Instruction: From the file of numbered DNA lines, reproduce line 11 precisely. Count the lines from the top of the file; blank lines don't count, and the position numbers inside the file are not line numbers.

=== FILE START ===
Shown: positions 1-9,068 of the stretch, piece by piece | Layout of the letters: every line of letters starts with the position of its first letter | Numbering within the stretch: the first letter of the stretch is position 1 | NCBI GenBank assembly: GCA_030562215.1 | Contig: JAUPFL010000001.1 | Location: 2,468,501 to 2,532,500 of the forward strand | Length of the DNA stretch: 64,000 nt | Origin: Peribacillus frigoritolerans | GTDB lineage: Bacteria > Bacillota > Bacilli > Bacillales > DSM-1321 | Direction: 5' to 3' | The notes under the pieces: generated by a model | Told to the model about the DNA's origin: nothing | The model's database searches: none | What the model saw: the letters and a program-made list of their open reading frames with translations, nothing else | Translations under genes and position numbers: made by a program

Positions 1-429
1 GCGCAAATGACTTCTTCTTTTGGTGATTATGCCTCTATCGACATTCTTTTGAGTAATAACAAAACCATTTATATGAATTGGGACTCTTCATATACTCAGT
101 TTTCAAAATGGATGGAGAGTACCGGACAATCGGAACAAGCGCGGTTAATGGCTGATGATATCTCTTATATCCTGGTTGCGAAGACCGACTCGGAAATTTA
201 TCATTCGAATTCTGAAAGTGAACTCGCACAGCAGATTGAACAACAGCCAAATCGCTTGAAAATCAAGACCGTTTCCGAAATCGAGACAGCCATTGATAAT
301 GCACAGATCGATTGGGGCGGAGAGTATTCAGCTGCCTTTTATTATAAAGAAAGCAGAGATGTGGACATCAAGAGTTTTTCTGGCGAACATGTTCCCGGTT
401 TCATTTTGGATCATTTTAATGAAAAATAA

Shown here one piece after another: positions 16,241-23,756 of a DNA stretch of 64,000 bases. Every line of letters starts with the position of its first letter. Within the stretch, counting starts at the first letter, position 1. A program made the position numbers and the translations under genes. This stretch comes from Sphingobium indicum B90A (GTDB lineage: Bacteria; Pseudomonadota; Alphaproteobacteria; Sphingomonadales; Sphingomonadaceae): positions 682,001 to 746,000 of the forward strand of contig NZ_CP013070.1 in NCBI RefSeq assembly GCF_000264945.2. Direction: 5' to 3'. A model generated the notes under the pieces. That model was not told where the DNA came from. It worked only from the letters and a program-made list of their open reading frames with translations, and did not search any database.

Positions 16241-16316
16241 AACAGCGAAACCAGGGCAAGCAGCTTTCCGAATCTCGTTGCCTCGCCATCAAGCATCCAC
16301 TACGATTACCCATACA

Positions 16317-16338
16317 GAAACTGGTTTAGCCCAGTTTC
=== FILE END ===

16301 TACGATTACCCATACA